"They knew that they would not stay in the apartment very long, and they wanted something really nice that they would continue to use down the line," said Foreman. "This piece accommodated their computer and their TV because nobody was using the computer the same time they were watching TV."
Armoires (historically used for hanging clothes before the use of closets) have been converted to entertainment centers and most recently into computer work stations, according to Weir. But for serious computer users and those people considering a home office, Foreman doesn't recommend the armoire because of the limited desk top space in units with pull out work surfaces and lower storage space that eliminates knee room. Yet for those people without extra home office space but with a spare bedroom, the armoire can be closed off when guests are using the room. And even moderate to serious users, may find the armoire adequate for their needs, especially an armoire with an appealing wood inlaid doors made of cherry and maple solids, leafy heart cherry, swirly mahogany or crotch mahogany and ebony veneers. Hekman Furniture, makers of many different kinds of furniture, manufactures this larger armoire home office work station with a pull out work surface and roll away chair that sells for $2695 at Weirs.
Computer Roll Top Desks
The old fashioned roll top desk with a tambor that pulls down and covers the desk surface is now made bigger and taller to accommodate towers, larger monitors and even printers in what might become a computer user's dream desk equipped with CD ROM and diskette storage, and left and right mouse pads. The desk top surface accommodates a hutch for even more organized storage space. The 54" unit of solid oak and oak veneers manufactured by Winners Only Inc. sells for $1298 at Weirs. Weirs sells these desks to people who are not serious computer users, but serious users might also consider the ample storage space in this unit useful. Winners Only Inc., primarily a desk manufacturing business, is branching into dinettes. And a roll top desk may work well in the dining room. Foreman has been in new homes with a fourth room close to the kitchen- a room additional to the dining room, breakfast area and utility- a room which could accommodate a small home office and perhaps the roll top desk.
Desks with Concealed Monitors
For the past three to five years, Hekman manufactured a desk that conceals the monitor beneath the desk top surface close to the knees. A glass cover flush with the desk surface allows the user to look down onto the monitor, which is positioned at an angle facing up. At a cost of $998, the desks were popular according to Weir. But a dispute over contract patent has recently taken them off the market.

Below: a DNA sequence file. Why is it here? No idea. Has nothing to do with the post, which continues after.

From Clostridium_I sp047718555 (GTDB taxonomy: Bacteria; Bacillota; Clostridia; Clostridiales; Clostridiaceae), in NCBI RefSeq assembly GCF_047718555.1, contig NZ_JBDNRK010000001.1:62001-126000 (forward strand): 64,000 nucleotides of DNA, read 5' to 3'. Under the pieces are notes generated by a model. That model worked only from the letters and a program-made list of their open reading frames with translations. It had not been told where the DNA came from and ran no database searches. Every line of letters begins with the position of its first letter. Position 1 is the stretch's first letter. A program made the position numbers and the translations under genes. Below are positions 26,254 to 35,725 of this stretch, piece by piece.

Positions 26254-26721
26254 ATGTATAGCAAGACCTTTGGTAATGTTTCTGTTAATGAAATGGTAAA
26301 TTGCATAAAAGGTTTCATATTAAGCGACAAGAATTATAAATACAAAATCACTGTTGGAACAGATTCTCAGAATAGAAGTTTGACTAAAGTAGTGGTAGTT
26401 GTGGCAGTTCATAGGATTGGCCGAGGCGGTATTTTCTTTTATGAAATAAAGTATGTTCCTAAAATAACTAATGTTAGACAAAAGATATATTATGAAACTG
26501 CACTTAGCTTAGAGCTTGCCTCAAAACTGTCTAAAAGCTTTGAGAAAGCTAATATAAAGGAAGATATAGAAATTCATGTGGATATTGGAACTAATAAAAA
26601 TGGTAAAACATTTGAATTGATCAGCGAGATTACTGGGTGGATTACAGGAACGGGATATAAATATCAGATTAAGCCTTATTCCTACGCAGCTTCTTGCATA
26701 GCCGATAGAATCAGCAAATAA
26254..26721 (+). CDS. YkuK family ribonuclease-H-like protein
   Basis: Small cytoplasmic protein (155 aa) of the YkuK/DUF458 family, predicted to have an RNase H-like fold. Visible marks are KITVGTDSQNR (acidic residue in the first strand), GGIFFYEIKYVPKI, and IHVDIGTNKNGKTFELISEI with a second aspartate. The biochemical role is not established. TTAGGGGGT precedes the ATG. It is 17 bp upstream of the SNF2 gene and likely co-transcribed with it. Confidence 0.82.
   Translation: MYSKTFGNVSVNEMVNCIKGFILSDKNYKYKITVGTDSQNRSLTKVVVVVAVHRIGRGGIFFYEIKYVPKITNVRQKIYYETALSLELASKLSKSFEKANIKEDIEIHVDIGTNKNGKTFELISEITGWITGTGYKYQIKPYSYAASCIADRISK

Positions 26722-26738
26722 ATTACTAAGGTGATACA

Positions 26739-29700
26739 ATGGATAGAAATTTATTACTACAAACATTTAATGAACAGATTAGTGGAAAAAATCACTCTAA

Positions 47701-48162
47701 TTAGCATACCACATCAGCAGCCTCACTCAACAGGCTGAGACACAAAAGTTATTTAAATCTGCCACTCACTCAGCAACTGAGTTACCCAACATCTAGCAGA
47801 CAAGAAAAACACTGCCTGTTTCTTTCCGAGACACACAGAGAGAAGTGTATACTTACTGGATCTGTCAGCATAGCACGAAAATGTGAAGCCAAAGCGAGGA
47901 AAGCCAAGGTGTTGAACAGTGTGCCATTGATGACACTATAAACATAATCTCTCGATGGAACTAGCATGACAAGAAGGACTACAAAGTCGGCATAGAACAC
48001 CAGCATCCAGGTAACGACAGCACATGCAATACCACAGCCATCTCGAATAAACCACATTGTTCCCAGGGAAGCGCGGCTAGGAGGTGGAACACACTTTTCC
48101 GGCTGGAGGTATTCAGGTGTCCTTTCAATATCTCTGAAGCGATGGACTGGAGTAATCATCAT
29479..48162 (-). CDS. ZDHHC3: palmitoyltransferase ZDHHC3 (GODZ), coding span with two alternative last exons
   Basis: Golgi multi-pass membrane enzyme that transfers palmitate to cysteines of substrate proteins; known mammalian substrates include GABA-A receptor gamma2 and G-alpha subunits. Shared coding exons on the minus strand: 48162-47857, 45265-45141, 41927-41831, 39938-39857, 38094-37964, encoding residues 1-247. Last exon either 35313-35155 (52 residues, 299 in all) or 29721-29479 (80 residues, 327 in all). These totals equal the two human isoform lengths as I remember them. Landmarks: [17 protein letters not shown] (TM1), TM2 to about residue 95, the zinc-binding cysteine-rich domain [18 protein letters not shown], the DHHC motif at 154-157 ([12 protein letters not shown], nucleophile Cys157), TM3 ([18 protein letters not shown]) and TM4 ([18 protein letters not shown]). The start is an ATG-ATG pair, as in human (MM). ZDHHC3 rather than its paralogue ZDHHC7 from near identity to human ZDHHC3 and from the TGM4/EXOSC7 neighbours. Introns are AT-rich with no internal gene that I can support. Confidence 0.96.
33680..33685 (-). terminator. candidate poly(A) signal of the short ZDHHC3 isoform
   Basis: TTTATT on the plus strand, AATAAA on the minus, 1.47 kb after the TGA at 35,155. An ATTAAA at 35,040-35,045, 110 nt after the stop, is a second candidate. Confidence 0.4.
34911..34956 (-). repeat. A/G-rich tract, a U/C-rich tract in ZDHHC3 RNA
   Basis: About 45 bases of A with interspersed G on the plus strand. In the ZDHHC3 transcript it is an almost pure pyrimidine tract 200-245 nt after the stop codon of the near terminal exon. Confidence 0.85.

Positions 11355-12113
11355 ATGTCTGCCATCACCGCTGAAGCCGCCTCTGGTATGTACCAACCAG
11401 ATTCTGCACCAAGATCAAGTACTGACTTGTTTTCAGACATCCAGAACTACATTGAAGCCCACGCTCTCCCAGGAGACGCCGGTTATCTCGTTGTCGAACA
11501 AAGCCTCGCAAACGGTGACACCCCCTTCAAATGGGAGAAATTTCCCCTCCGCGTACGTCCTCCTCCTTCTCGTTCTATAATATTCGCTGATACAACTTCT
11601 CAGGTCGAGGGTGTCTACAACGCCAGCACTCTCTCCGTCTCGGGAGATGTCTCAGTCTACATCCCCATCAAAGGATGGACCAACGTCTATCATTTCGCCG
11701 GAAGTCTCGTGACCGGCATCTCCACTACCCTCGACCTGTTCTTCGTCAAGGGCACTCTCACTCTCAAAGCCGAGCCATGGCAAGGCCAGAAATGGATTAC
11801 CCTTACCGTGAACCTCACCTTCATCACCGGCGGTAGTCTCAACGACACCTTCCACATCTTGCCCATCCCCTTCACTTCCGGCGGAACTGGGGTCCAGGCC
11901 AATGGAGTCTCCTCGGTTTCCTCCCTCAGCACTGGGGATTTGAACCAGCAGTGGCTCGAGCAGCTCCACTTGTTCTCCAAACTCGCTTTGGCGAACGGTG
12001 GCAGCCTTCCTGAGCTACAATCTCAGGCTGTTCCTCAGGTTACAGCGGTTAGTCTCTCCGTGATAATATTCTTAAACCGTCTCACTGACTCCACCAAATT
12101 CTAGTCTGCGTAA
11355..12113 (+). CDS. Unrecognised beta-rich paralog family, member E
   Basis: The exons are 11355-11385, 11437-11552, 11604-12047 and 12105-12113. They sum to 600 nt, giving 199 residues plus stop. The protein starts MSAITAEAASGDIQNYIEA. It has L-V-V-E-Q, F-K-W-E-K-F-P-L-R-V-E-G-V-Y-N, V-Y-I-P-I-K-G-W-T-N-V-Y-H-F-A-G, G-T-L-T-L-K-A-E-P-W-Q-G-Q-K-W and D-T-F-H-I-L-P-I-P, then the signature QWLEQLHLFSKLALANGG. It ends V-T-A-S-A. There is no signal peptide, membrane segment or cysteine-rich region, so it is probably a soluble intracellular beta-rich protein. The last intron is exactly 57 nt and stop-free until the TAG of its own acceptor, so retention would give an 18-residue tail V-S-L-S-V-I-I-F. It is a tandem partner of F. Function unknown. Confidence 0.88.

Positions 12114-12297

Children and Computers
Children love computers, and Weir sees many families buying computer furniture for the family room or children's room specifically for use by children. Most families buy the smaller, less expensive oak desks, says Weir. And ninety percent of children's bed room furniture sets include a computer desk, i.e., a desk with a large work surface for a screen, terminal, and keyboard.
Choosing a chair is a matter of comfort and creating a pleasant environment around the desk. Whether the user wants a small chair on rollers or a larger chair, perhaps a leather chair, is personal preference. But the chair should have adequate back support, according to Stauffer. Consumer Reports surveyed a number of computer chairs in the September 1996 issue. However, the best advice is to sit in the chair at the store. If the chair is not comfortable, don't buy it because, unlike a shoe that may stretch-even then you shouldn't buy an ill-fitting shoe, an ill-fitting chair will never grow comfortable.
"The decision to purchase a computer is often a gradual one," says Stauffer, one that usually depends on the nature of a person's work and its spill over into the home environment, the presence of children who often force their parents into buying computers, and many other factors. Yet, once purchased, the computer becomes a fascination that grows beyond the basics. And what binds the user to the computer is furniture, also made as a gradual purchase. But because computer furniture functions beyond comfort and can even impact your health, you should purchase carefully.
Dr. Oneida Cramer